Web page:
“Myron my friend you’re a lucky man. I could have shot you in the back of the head and your body deposited in the desert by Frankie and Sal.But we’ve known each other for years before our little fall out here. You were my number one soldier. But your greed got the better of you. When I found out you were skimming money from two of my casinos.I had to take some swift action.The rules are simple.You get 10 chips. Bet any amount you want. But if you lose those 10 chips you get a free ride to the desert east of here.“
“Wait a moment! How can I win and save my life?“
“You have to double those 10 chips.Your dealer tonight is Belinda who just happens to be the best dealer in both of my casinos.She has a great sense of humor. So, let’s get this party started!”
I looked up and caught Belinda smiling. She seemed to be enjoying herself. I looked at the card shoe next to her hand. It held four decks. It was better than playing against one deck in my experience. Especially if there were other players at the table. But now it was just me and Belinda. I watched her quickly deal the cards. It was like watching water flow in one smooth movement.
My face card was a king. My down card was a four.She had an Ace. Her down card could be anything.Her hand hovered over the shoe as she asked me what I wanted to do?
“Stand,” I replied.
She flipped over her down card. “Eight!” she almost purred. I lost the first hand and found myself staring down at the nine remaining chips with a mounting fear.
For 12 grueling hours I managed to stay afloat but was down to two chips. After a few hours I grew to understand that she could have won every hand but kept giving me last-minute reprieves.Frankie and Sal were slumped down in two chairs by the wall and Big Boy Roy Zizzi – to his credit – was still going strong at the table with his blond bimbo.
I took a chance and bet my last two chips. I was exhausted from the tension.Belinda’s mysterious smile gave me hope. My face card was a 10. My down card was a jack. Her face card was a seven. When she turned over her down card it was a six. She drew another card. It was a queen. She busted!
“Let it ride,” I told her. And I won the next hand. And the next. I was up to 16 chips and flush with excitement when Big Boy Roy Zizzi broke away from his blond bimbo and waddled over to our table. He looked at my 16 coins. Then at Belinda. He nodded. She nodded and smiled at me.I lost.
At first glance the cavernous hall looks empty. But if you keep looking, you’ll see souls emanating from the stone walls, dancing with the sunbeams streaming down from holes in the cathedral-like roof.Ancient ghosts linger in the shadows silently weeping about their cruel deaths.
If you look closely at the rafters, you’ll see sleeping bats storing up their energy to hunt in the night. Their droppings foul the granite floor, creating a stench that wafts through the hall with every breeze that filters through the shattered front door and the gaping holes in the wall.If you have the time and the will, I will tell you a story about this accursed building.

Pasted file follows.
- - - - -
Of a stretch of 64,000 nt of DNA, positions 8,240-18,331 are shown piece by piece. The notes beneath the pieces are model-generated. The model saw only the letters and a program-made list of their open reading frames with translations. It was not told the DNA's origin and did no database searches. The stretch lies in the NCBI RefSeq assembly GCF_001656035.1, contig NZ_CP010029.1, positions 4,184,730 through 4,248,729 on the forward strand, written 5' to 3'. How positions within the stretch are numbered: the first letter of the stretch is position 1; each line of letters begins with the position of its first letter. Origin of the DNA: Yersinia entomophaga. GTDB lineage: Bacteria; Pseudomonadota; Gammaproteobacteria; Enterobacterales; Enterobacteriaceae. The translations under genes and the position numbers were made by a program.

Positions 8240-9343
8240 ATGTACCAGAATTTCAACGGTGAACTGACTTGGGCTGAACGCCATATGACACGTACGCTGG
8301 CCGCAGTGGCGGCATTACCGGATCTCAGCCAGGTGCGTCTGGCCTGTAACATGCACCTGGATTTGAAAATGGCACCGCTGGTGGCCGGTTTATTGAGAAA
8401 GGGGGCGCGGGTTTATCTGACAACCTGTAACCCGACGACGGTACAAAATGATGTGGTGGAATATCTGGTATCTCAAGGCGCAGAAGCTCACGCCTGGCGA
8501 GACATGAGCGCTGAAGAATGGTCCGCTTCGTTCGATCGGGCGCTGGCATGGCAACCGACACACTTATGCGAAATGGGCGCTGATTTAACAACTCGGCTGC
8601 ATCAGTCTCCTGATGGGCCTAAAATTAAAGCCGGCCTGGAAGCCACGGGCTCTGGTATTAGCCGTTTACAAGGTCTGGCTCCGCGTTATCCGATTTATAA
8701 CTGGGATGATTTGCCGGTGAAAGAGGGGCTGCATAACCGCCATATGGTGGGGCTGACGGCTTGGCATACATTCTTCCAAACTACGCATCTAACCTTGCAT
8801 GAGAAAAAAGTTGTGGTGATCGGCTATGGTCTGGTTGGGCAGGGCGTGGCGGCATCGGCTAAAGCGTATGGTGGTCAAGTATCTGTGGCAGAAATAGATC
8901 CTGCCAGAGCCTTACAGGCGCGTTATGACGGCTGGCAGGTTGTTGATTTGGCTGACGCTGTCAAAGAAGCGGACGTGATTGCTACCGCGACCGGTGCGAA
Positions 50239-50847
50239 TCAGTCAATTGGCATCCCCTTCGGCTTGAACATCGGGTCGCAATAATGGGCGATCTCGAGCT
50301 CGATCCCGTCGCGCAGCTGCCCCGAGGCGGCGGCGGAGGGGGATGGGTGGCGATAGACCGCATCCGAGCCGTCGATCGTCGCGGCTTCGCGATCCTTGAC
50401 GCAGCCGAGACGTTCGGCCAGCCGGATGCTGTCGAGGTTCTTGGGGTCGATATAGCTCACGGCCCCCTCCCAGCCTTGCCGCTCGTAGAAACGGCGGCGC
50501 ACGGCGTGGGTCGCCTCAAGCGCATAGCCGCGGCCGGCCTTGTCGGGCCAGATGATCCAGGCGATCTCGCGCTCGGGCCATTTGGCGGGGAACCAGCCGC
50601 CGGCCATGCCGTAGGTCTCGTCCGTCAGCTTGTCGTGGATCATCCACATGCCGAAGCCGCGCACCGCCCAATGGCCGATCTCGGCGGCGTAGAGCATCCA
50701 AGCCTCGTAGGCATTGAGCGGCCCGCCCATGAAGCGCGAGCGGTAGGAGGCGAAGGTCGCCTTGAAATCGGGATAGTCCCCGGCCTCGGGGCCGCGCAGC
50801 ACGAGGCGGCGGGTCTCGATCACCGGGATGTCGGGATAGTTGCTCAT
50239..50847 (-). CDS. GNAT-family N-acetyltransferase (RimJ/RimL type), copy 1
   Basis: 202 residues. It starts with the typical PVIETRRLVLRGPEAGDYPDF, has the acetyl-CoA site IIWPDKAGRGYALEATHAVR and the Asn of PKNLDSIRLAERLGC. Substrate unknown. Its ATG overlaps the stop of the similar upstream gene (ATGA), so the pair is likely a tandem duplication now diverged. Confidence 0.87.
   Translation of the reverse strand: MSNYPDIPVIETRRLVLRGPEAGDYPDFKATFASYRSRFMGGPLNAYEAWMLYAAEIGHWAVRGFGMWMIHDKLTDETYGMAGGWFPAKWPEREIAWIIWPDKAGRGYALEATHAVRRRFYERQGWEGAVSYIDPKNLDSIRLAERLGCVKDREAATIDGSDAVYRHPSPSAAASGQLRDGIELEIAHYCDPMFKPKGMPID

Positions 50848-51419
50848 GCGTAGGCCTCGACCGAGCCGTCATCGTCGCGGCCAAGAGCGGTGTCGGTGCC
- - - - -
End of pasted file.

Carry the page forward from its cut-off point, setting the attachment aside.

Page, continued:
Historians date this ruin back to the 13th century. But the building’s history is still a mystery. You probably noticed that this building is almost entirely overgrown with blackberry vines and dense foliage that disguises its outward profile. Local families have been passing down dark stories about the decrepit ruins for centuries. I’m going to share with you the most enduring tale among them.
DANCING WITH DEMONS
Once upon a time the building was the home of a pagan cult that practiced black magic. The priests, as they styled themselves, lived in the nearby villages and congregated there to perform dark rituals and human sacrifices. I suspect they were Druids, but I have no way to prove that despite the whispers we heard at the Inn.
The priests always gathered on full moons. There were exceptions, but I’ll get back to them later.On those nights people were tortured and killed during a mass celebration that lasted until the early morning hours. Screams of pain and horror mingled with raucous laughter and heathen drums throughout the little valley on those terrible nights.
What made this cult so special was its initiation ceremoniesfor new converts.The applicant had to dance with demons throughout the night. If they survived, they became members proudly describing the demons as their gods.Most of the time the supplicants didn’t make it through the test with the hell spawn and their bodies were rent into little pieces that the members quickly ate in a gruesome feast before the sun rose.
I hope I wasn’t boring you. You look tired. Was it the walk over here from the Inn? No. You’re sure you’re, okay?Did the well-trod trail here give you pause? I only say this because I see a glimmer of fear in your eyes.You seem uncomfortable.
For good reason.
To resume the story… the cult never died out. I’m brother Judas and it’s my pleasure to invite you to dance with demons this very night. We’ve had a hard time attracting converts in these modern times, so we had to adjust. Now we take whoever visits our valley to dance with the demons (who must be satisfied after all) and if they survive, we increase our ranks. If they don’t our secret lives on. By the way your tiredness isn’t from walking. Remember the beers we had at the Inn? I gave you something to relax. You have a big night ahead.
I watched him walk along the shoreline as luminescent waves rolled under the blue moon. The surf broke the silence of the night as it lazily lapped the gleaming beach. He was moving with the brisk wind towards an unknown horizon and seemed to pay me no heed as his cloak and long hair majestically streamed behind him.